Scare-a-Thon Top 5 (Books and Films!): Stephen Blackmoore, author of City of the Lost

I’m so thrilled that Stephen Blackmoore was game to do a Top 5 for me for the Scare-a-Thon event, ’cause his novel, City of the Lost, has been one of my faves of 2012, and I knew he’d have some great suggestions (he does.) So, without further ado, here’s his list of Top 5 books and films to get you in the mood for Halloween.

THE SHINING – Stephen King
I’m not a huge fan of the movie adaptation of the book. It’s okay and it’s creepy, but it feels sanitized to me. It’s not Stephen King’s story brought to the big screen. It’s all mental, it’s all Kubrick. Don’t get me wrong, I enjoyed it, but the book is messy, visceral. The gore in the film is too stylized, almost metaphorical. The book has a weight to the prose that hangs onto you afterward. Take the scene with the dead woman in Room 217. It’s a lot more affecting in the novel.


PET SEMATARY – Stephen King
Like with The Shining, I prefer the book version of Pet Sematary. The movie was fun, but the only thing I really remember about that is the creepy kid running around with a scalpel and Fred Gwynne talking in his best New England accent. I always conflate him and the guy who did the Pepperidge Farms commercials so now every time I see the cookies at the grocery store I always hear “Pepperidge Farms. Sometimes dead is bettah.”


BOOKS OF BLOOD – Clive Barker
This collection is loaded with great short stories. It was the first I’d read of Barker and I still get a kick out of it. All of them imaginative, all of them incredibly twisted. My favorites are DREAD; SEX, DEATH AND STARSHINE and THE MIDNIGHT MEAT TRAIN. Oddly, I still haven’t seen the film adaptation of that last. I hear it’s pretty good.


I’m not sure this is a horror story so much as it’s, well, a Lansdale story. It’s a post-apocalyptic, zombie western. Sort of. Here, let me give you a sample:

“After a month’s chase, Wayne caught up with Calhoun one night at a little honky-tonk called Rosalita’s. It wasn’t that Calhoun had finally gotten careless, it was just that he wasn’t worried. He’d killed four bounty hunters so far, and Wayne knew a fifth didn’t concern him.

The last bounty hunter had been the famous Pink Lady McGuire–one mean mama–three hundred pounds of rolling, ugly meat that carried a twelve-gauge Remington pump and a bad attitude. Story was, Calhoun jumped her from behind, cut her throat, and as a joke, fucked her before she bled to death. This not only proved to Wayne that Calhoun was a dangerous sonofabitch, it also proved he had bad taste.”

And if that’s grabbed your attention, check out the rest of the novella here.


THE THING – John Carpenter
This may very well be my favorite film ever. Spoilers ahead in case you haven’t seen it, which if you haven’t you really need to fix. It’s a masterwork in paranoia. Aside from it being truly gross and creepy with effects by Rob Bottin, it’s so well constructed that every time you try to figure out who the monster is you’ll come up with something new. Case in point, this analysis of the film by Rob Ager that delves into the seemingly simple question, “Was Childs infected?”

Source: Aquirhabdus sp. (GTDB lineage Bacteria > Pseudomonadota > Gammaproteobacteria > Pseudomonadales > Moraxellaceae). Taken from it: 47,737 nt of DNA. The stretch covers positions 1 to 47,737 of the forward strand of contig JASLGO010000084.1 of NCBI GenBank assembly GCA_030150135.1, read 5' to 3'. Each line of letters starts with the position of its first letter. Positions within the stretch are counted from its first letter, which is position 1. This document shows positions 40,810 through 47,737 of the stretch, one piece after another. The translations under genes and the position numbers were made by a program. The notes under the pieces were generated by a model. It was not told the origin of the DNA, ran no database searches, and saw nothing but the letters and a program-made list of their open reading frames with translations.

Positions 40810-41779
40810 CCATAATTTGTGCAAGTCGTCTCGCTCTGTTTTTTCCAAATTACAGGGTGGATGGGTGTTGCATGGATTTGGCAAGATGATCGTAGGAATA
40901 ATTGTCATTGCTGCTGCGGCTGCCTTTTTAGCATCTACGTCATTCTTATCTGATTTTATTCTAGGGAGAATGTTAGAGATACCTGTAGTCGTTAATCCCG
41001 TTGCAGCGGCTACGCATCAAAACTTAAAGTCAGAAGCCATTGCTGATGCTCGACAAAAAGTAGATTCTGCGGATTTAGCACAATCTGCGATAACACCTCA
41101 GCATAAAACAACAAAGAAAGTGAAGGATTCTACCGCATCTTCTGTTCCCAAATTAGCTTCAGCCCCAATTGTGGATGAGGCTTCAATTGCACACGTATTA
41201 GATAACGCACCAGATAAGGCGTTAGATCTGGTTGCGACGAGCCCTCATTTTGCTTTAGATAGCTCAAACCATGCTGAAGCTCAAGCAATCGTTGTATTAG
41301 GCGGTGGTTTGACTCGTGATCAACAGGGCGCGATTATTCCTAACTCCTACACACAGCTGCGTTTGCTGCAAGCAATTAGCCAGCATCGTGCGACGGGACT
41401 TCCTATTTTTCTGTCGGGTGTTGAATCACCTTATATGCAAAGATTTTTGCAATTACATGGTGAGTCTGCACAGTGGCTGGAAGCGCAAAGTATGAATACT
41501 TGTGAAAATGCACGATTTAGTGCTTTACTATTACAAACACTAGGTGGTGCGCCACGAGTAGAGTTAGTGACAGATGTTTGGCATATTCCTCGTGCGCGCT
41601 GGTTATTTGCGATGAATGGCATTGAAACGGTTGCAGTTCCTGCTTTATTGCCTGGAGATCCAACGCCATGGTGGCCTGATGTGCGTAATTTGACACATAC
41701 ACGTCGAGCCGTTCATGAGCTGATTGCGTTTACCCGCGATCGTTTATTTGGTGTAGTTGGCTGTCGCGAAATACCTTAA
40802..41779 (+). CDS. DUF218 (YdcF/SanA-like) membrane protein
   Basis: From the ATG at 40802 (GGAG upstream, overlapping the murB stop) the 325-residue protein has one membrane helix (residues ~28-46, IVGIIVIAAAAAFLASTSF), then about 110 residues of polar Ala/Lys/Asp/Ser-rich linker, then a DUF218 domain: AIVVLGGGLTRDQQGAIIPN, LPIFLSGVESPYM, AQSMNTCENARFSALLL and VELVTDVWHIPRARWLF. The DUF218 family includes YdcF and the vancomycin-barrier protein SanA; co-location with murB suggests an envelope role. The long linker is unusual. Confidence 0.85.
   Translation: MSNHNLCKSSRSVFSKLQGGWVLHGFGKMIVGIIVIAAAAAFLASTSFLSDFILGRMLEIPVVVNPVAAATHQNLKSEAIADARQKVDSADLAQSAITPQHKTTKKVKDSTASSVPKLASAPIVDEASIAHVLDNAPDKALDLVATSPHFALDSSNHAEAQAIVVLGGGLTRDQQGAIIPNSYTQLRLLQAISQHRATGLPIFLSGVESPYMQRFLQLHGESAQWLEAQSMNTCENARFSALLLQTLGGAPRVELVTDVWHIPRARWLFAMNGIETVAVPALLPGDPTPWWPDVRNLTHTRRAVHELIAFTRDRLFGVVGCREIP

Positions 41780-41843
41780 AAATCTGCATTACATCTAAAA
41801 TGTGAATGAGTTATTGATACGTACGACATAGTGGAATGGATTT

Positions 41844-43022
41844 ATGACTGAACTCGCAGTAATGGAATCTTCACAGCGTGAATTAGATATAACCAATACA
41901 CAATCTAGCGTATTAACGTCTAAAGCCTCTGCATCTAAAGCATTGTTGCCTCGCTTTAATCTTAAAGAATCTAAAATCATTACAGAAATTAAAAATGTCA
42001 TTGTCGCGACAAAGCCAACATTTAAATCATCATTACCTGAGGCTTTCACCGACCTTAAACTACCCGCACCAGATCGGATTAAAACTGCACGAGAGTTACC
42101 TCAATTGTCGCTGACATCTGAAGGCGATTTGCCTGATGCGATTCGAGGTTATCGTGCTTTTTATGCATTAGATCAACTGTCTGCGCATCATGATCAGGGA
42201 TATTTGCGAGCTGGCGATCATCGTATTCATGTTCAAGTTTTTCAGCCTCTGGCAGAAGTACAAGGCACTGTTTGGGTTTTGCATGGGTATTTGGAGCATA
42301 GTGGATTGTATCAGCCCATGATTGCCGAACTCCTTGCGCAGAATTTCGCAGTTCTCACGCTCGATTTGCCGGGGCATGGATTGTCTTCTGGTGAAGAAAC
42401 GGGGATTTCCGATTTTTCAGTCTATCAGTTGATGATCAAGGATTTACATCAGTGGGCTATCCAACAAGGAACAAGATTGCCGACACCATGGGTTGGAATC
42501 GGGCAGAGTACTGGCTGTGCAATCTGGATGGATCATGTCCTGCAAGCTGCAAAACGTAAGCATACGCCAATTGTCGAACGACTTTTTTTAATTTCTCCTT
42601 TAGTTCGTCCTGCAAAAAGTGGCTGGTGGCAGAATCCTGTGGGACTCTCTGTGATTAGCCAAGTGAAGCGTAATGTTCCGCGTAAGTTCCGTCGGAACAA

If you’ve seen the original film, THE THING FROM ANOTHER WORLD (1950), you’ll notice a few differences. Like, oh, all the science. In that one the monster is a giant, walking carrot played by James Arness before he made it big on Gunsmoke. It’s horrible. Apparently, playing up paranoia and trying to get across the idea of a creature that absorbs a person and takes their place was just too much to explain to a 1950 movie-going audience. Pity. Could have beaten Invasion of The Body Snatchers by a good six years.

This is not the case with the novella that both films are based on, John W. Campbell’s WHO GOES THERE? The 1982 film much more closely follows the story than the 1950 version. There is no giant, blood-sucking space carrot. Thank god. Instead there is a slow, inexorable dread as you realize that you don’t know who the monster is, who’s infected and what it’s going to do next.

I refuse to acknowledge that the 2011 version of the film exists. We shall speak of it no more.

However, I will give a shout out to this recent re-imagining of the 1982 story from the point of view of the beast, THE THINGS by Peter Watts. It’s not scary, but in a lot of ways, it’s very sad.
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About City of the Lost:
Joe Sunday has been a Los Angeles low-life for years, but his life gets a whole lot lower when he is killed by the rival of his crime boss-only to return as a zombie. His only hope is to find and steal a talisman that he learns can grant immortality. But, unfortunately for Joe, every other undead thug and crime boss in Los Angeles is looking for the same thing.
Read my review
Purchase: Amazon | B&N | Indiebound

About Dead Things (forthcoming):
Necromancer is such an ugly word, but it’s a title Eric Carter is stuck with.

He sees ghosts, talks to the dead. He’s turned it into a lucrative career putting troublesome spirits to rest, sometimes taking on even more dangerous things. For a fee, of course.
When he left L.A. fifteen years ago he thought he’d never go back. Too many bad memories. Too many people trying to kill him.

But now his sister’s been brutally murdered and Carter wants to find out why.
Was it the gangster looking to settle a score? The ghost of a mage he killed the night he left town? Maybe it’s the patron saint of violent death herself, Santa Muerte, who’s taken an unusually keen interest in him.

Carter’s going to find out who did it and he’s going to make them pay.
As long as they don’t kill him first.
Pre-order: Amazon | B&N | Indiebound

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